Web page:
Oct 22 2019

Prime Editing the Genome

Move over CRISPR – enter Prime Editing.

Maybe. What we can say is that the pace of technological advancement in genetic editing is advancing so quickly it’s hard to keep up. Now a new study, published in Nature, details a new method for editing called prime editing. The authors write:

Here we describe prime editing, a versatile and precise genome editing method that directly writes new genetic information into a specified DNA site using a catalytically impaired Cas9 fused to an engineered reverse transcriptase, programmed with a prime editing guide RNA (pegRNA) that both specifies the target site and encodes the desired edit.

So actually this is built off of CRISPR technology, using a Cas9 component, and then pairing it with a bit of RNA (pegRNA) that both targets the bit of the genome you want to edit and also has the new code you want to insert. Insertion is accomplished by the enzyme reverse transcriptase. How does this compare to existing methods for gene editing? The authors again:

“Prime editing offers efficiency and product purity advantages over homology-directed repair, complementary strengths and weaknesses compared to base editing, and much lower off-target editing than Cas9 nuclease at known Cas9 off-target sites. Prime editing substantially expands the scope and capabilities of genome editing, and in principle could correct about 89% of known pathogenic human genetic variants.”

It is more precise and has fewer errors, and is able to target 89% of known genetic diseases. It cannot fix errors where a gene is entirely missing, or where there are too many copies of a gene. They tested the method on two human genetic diseases in human cells, Tay Sachs and sickle cell anemia, with success.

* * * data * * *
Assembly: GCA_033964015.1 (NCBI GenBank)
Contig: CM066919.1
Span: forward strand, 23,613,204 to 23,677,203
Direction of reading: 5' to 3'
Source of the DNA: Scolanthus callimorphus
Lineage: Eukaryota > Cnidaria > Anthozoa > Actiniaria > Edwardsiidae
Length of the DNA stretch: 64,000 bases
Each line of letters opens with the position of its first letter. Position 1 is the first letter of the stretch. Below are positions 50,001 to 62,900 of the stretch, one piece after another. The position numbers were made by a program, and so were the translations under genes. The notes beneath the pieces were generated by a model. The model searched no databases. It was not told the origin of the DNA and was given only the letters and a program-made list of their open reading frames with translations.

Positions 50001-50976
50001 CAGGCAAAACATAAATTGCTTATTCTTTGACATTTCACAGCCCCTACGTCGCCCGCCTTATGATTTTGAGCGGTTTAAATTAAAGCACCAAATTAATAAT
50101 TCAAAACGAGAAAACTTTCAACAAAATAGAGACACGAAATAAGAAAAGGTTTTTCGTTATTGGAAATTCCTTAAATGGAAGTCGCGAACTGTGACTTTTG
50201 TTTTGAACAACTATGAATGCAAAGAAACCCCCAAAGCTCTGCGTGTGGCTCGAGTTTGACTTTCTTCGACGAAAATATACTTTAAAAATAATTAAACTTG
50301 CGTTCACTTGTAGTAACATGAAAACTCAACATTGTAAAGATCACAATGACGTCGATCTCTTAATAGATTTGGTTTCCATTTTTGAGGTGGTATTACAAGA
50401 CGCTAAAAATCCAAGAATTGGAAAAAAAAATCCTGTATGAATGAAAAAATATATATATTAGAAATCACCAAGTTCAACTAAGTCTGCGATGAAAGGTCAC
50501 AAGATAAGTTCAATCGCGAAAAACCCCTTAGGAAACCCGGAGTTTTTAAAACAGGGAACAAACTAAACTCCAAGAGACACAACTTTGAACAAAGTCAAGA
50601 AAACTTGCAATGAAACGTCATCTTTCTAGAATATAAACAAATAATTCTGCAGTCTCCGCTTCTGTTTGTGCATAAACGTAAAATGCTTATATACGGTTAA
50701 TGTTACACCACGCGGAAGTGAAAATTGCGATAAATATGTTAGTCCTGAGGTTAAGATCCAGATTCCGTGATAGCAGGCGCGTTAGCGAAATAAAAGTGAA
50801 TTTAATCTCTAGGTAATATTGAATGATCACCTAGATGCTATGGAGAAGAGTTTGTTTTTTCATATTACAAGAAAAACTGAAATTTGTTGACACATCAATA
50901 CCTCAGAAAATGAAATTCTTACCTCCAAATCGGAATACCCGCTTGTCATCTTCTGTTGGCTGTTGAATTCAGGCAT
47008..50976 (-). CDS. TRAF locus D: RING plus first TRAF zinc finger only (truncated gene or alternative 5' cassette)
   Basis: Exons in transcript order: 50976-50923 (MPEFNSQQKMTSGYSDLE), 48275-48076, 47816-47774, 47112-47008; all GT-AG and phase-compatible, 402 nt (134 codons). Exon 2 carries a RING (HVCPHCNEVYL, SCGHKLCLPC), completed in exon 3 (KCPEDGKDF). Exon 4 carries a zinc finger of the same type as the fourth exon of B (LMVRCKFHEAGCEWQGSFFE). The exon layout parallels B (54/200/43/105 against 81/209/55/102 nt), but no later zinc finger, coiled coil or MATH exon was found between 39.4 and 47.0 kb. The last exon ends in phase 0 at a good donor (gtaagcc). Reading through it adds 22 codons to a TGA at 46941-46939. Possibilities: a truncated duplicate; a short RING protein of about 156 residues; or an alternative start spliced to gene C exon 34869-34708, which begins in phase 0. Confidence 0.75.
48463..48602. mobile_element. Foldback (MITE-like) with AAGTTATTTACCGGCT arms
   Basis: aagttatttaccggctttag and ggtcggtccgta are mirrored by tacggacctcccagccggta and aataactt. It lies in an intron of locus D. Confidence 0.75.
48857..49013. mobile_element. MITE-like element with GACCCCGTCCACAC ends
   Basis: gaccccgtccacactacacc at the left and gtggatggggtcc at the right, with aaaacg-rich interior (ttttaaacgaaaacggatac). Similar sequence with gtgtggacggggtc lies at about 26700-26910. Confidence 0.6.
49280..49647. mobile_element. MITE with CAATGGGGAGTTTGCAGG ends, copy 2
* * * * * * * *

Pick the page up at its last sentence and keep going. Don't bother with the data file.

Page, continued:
Obviously this is one study introducing this new technique. Years of research await to further test and confirm the risks and benefits of this technology, and a lot of testing will be necessary before regulators allow it to be used on actual people. At first it will likely be applied to diseases where cells can be removed from the body, treated, and then transplanted back in (like the bone marrow). So sickle cell may be one of the first diseases essentially cured by prime editing.

But let’s back up and take the 30,000 foot view of where we are. It was only 7 years ago that CRISPR was introduced, a technology based on bacteria that allows for the targeting and editing of DNA. The technology has been advancing quickly, getting more precise with fewer errors. Gene editing existed before CRISPR, but this technology made it cheap and accessible, putting us on an entirely different playing field. This has allowed many labs to conduct genetic research, resulting in part with prime editing as one offshoot technology.

This is a situation where the basic science is getting way ahead of the translational clinical research. We are advancing the technology faster than we can test specific applications. By the time we do the clinical research, the technology is obsolete. This is a good problem to have.